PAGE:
Now, there is an argument to be made for such a move. One could say this would help deter “short-termism,” seeing as how companies would no longer need to focus on meeting analyst expectations on a quarterly basis at the expense of longer term thinking (not to mention this would save businesses time and money). In addition, some executives view quarterly reporting as one of the hindrances to going public and/or maintaining public company status and, as a result, have already been advocating for changes to be made to the current reporting schedule. (more…)

NLRB’s General Counsel’s Office Releases Seven New Advice Memos

By Jonathan Turner

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On July 13, 2018, the National Labor Relations Board (NLRB) released seven new memos from its Division of Advice, which is part of the NLRB’s Office of the General Counsel.  The memos resulted from requests for guidance by various NLRB Regional Directors on cases their offices were handling.  The General Counsel’s office can release advice memos to the general public at its discretion after a case has been closed.  The earliest of the seven memos was issued in 2014 and the latest is dated June 14, 2018.  (more…)

China 301 List 2 – Effective August 23, 2018

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By Susan Kohn Ross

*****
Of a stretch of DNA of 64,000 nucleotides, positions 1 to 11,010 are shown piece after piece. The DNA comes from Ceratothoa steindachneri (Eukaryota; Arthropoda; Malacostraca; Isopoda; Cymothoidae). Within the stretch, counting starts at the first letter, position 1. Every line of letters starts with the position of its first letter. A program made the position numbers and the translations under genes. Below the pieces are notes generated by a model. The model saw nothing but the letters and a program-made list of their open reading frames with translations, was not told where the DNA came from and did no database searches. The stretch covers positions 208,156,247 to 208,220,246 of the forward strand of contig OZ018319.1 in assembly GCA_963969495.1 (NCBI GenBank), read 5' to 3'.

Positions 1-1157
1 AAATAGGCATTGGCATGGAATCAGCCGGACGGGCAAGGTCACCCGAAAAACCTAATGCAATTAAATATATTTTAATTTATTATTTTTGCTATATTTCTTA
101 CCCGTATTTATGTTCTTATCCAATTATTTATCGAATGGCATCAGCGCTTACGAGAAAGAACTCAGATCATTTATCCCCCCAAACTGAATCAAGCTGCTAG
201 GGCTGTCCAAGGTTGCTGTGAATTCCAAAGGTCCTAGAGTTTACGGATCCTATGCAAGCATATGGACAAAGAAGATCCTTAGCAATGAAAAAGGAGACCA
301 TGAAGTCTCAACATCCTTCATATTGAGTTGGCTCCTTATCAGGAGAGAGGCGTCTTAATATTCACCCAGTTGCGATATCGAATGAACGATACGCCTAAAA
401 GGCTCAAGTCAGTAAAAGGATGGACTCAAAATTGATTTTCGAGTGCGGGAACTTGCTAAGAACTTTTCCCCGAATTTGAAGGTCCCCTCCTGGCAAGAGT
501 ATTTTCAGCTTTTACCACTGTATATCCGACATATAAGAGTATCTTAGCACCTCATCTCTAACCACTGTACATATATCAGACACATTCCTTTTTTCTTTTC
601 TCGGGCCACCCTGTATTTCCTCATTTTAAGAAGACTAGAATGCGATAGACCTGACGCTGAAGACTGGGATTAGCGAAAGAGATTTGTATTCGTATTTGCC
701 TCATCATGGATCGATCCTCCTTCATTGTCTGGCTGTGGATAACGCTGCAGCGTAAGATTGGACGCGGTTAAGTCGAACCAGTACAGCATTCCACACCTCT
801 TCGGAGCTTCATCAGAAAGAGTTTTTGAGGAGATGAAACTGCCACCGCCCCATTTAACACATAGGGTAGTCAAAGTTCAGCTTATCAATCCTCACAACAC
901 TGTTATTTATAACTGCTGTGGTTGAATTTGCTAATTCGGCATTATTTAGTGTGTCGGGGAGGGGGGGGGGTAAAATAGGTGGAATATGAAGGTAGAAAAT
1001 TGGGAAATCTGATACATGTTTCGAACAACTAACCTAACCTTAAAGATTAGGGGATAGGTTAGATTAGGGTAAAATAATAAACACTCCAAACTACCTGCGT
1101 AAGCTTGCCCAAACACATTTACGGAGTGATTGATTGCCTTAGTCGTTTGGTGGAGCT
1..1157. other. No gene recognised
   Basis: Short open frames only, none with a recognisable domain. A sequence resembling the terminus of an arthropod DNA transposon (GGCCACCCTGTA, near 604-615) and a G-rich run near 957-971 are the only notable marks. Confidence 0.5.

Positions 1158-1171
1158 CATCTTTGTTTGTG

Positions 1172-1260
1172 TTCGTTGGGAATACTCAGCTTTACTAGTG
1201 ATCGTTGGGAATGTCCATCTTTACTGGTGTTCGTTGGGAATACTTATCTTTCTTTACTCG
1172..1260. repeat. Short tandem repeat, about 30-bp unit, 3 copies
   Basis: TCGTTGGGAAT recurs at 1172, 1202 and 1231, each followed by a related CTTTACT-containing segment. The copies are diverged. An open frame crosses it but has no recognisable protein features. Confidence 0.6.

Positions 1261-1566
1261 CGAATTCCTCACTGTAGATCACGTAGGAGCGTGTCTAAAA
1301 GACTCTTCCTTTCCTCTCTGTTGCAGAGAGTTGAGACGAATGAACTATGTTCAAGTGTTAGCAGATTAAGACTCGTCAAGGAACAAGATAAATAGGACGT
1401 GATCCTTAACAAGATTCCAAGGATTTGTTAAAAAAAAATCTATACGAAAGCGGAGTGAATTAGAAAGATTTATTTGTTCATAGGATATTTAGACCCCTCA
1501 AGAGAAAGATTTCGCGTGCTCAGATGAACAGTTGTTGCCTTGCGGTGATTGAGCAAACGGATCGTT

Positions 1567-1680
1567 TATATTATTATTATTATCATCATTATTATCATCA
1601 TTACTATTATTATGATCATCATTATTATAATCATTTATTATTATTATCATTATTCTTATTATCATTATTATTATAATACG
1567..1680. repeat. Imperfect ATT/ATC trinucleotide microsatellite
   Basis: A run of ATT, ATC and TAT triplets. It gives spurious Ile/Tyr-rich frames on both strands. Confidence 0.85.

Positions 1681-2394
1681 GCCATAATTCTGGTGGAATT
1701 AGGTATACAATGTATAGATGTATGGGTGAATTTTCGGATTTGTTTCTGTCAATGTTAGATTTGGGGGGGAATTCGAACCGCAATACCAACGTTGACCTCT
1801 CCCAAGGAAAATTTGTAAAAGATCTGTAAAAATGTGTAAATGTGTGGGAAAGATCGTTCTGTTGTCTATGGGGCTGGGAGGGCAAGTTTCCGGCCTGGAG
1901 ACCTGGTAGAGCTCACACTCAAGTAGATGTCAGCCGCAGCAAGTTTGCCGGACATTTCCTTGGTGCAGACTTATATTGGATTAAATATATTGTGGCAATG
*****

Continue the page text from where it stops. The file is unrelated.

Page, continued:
USTR Lighthizer yesterday published notice that the 25% tariff on goods appearing on List 2 will become effective on August 23, 2018. For those who wonder if filing comments makes a difference, the answer is yes! In his announcement, USTR Lighthizer made the point the list dropped from 284 to 279 tariff items based on testimony and comments which had been received. None of this, of course, helps those companies which are taking a serious financial hit from these tariffs, but then once the official notice is published in the Federal Register, an exclusion request will be included, and so companies should be gearing up to do two things: (more…)

U.S. – China Trade War Heats Up Even More!

By Susan Kohn Ross

Update on the China 301 List 3 Products

On August 1, 2018, USTR Lighthizer issued a press release indicating he was following through with President Trump’s direction and will consider raising the rate of duty from 10% to 25% on those products on the China 301 List 3. A formal notice in the Federal Register is expected soon.